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Fatty Acid May Aid In Diabetes Management, Ohio State University Study Shows

Conjugated Linoleic Acid May Prove Valuable in Fighting Record High Levels of Diabetes, Obesity in U.S.

February 24, 2003 – A naturally occurring fatty acid may help diabetics manage their weight and blood sugar levels, according to an eight-week pilot study conducted by Dr. Martha Belury, associate professor of human nutrition at The Ohio State University.

This finding comes just as the Department of Health and Human Services announced a 2004 budget increase of $100 million – to $125 million -- for a new initiative to prevent diabetes, obesity and asthma through community programs designed to achieve healthier lifestyles.

Reported in the January Journal of Nutrition, the study showed that diabetics who added a fatty acid called conjugated linoleic acid (CLA) to their diets lowered their body mass as well as blood sugar levels. Weight gain often triggers high blood sugar levels, commonly known as hyperglycemia. Lower blood sugar and body weight levels may help to reduce or stop the onset of this condition, which is a common characteristic of diabetes.

The study also found that an increased level of conjugated linoleic acid (CLA) in the bloodstream produced lower levels of leptin, a hormone produced from fat cells that helps produce a sense of satiety in the brain. Some researchers believe that obesity may trigger a resistance to normal leptin levels, which causes the body to produce more and contributes to increased hunger and a slower metabolism.

"The study results are encouraging, especially in light of the current epidemic of both diabetes and obesity among Americans over the past decade," says Dr. Susie Rockway, director of scientific affairs for PharmaNutrients, Inc., Lake Bluff, IL. The company supplied its CLA One®, a branded form of CLA, for the study.

According to The U.S. Department of Health and Human Services, the dramatic increase in both diseases puts millions more Americans at higher risk for heart disease, stroke and other related medical conditions. Diabetes costs the nation nearly $100 billion each year in direct medical costs as well as indirect economic costs, including disability, missed work and premature death. Both the Center for Disease Control and the American Diabetes Association estimate that nearly 17 million people have diabetes, of which 5.9 million are unaware they have the disease.

Human study shows CLA benefits
CLA, or conjugated linoleic acid, has been shown in animal and human studies to increase lean muscle mass while decreasing body fat, particularly when combined with a healthy diet and exercise. It is found in beef, lamb and dairy products.

"Prior results using animal models have found that CLA delayed or mitigated the onset of Type 2 diabetes," said Belury, the senior author of the study. "This current study appears to indicate that CLA can also help to manage adult-onset, or Type-2 diabetes, in humans."

CLA is comprised of several different molecular structures, with CLA One containing equal amounts of the two most active structures, referred to as isomers. Extensive scientific studies suggest that two specific molecular structures have been associated with demonstrated health benefits, including regulation of body composition and leptin levels.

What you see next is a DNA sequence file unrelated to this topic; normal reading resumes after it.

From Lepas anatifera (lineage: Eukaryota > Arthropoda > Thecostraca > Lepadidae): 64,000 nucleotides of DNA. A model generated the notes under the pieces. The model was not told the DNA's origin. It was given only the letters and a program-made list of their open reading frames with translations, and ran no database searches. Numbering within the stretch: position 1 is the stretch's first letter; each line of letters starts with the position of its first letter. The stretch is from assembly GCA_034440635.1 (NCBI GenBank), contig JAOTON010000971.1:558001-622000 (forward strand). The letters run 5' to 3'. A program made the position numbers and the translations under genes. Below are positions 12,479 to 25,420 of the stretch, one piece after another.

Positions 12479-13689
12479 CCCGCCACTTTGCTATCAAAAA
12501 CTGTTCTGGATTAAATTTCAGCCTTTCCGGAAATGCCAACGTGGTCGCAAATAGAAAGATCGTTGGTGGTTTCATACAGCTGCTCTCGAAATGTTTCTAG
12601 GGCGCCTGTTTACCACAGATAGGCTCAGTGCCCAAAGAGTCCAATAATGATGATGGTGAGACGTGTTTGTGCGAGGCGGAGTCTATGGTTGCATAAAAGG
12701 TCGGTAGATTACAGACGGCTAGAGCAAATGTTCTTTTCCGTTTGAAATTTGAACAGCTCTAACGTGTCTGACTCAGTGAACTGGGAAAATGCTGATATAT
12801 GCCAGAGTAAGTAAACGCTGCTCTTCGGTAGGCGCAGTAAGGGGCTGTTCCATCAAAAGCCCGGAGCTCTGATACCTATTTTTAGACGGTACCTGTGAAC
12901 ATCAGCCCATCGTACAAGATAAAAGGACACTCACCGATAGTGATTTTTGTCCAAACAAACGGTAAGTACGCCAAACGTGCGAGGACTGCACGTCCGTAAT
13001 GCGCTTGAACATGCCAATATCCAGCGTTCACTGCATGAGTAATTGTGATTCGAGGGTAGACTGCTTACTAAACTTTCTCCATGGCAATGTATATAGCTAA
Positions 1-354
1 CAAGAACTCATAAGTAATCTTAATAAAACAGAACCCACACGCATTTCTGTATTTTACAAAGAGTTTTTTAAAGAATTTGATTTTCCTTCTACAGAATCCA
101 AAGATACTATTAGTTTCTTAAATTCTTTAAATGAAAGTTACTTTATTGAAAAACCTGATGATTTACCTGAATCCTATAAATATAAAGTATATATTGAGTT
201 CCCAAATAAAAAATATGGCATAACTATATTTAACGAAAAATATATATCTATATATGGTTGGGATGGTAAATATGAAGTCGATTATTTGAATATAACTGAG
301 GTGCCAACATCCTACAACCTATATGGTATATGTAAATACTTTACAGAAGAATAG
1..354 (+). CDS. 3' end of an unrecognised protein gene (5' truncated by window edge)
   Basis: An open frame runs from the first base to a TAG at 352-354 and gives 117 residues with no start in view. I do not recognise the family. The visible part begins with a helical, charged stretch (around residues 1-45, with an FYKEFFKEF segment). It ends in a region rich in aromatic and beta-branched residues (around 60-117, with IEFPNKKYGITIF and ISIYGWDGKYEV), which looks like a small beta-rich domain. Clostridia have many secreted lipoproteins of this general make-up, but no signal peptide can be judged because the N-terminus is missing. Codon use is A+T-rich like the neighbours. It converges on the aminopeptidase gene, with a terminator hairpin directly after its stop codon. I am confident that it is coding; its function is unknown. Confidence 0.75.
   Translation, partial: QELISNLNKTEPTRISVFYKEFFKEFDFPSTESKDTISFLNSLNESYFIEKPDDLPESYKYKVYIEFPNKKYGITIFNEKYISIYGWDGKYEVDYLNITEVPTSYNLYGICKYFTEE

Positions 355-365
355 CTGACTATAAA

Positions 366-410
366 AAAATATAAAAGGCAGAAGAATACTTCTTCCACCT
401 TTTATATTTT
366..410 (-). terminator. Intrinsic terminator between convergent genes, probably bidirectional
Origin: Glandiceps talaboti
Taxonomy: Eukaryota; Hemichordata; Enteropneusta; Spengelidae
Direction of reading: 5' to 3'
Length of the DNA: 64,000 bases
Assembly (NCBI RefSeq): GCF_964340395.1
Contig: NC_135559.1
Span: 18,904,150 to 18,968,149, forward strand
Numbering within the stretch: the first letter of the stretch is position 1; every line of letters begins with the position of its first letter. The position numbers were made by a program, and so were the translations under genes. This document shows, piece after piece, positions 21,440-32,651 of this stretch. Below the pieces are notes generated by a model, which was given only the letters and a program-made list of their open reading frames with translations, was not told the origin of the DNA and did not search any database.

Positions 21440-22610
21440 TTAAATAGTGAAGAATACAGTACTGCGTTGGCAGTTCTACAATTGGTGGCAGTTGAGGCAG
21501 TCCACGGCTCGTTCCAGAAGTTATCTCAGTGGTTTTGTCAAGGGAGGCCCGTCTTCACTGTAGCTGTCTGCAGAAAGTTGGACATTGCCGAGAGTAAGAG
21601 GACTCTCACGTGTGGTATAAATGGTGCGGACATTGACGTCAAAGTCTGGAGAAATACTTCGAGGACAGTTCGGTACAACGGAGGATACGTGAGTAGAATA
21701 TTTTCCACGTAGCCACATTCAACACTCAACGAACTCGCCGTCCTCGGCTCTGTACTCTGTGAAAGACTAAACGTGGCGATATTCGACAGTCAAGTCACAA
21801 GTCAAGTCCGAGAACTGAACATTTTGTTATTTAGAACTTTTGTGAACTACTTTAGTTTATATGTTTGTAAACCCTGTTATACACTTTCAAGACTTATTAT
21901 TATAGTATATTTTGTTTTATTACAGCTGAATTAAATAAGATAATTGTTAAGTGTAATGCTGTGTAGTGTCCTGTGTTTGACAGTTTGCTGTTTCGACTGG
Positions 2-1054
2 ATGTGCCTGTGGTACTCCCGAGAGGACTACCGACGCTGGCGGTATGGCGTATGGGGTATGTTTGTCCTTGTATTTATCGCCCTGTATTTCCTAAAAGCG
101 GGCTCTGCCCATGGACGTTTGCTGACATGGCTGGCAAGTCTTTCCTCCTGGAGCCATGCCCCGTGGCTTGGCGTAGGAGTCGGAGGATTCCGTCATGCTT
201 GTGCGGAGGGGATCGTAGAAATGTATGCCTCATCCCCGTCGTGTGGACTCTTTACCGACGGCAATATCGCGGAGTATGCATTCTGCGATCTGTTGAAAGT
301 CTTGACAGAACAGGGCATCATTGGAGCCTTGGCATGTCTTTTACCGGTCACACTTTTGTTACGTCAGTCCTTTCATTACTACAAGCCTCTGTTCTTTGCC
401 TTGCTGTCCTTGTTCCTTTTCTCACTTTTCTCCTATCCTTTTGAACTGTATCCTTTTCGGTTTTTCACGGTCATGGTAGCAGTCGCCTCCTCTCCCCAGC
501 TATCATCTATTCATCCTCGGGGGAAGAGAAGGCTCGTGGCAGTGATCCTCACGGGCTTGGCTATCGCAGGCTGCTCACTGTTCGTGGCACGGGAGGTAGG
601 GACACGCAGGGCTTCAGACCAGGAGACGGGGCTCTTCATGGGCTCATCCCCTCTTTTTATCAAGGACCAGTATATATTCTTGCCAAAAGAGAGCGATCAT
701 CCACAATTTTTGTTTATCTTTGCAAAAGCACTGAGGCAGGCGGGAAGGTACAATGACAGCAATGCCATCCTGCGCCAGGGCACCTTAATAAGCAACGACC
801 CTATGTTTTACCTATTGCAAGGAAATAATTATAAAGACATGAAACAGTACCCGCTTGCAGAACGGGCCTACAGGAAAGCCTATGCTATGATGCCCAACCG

In the CLA study, 21 individuals diagnosed with adult-onset, or Type-2 diabetes, consumed either a daily supplement of CLA One or a safflower oil placebo for the duration of the eight-week study period. Subjects were not asked to modify their daily caloric intake or exercise levels. Among subjects taking the CLA supplement, fasting blood glucose levels decreased in nine of the 11 individuals (81 percent), but only in two of the 10 (20 percent) taking the placebo. The researchers also studied the impact of CLA on both body mass (weight) and leptin levels and found that the t10, c12 isomer was most likely responsible for reduced body weight and leptin levels.

The average weight loss among subjects consuming the CLA One supplement was approximately 3.5 pounds. The control group neither lost nor gained weight. Leptin levels decreased in the CLA group, and rose slightly in the control group.

"The fact that this one isomer appears to be responsible for reducing body weight and leptin levels is a significant finding," says Dr. Rockway. "Before this study, researchers have only been able to show that this molecular pair was influential in reducing body mass in animals. Based on this preliminary study, we now have human data that indicates CLA's ability to not only aid in weight loss but aid in weight management and the reduction of blood sugar levels," she adds.

"This study provides further evidence that the t10, c12 isomer may likely be the most active of the two by helping maintain healthy glucose levels, reducing fat mass and leptin levels. This is the same isomer that in other clinical studies has been shown to help boost the body's immune system."

About PharmaNutrients
Founded in 1994, PharmaNutrients is a provider of proprietary, human study-validated ingredients and technologies to the food and natural products industries. The company's activities encompass multiple technology platforms including conjugated linoleic acid and chitosan soluble fibers, as well as other related platforms, each focused on obesity or obesity-related diseases and conditions such as weight loss, weight management, diabetes, atherosclerosis, cardiovascular disease and Syndrome X.

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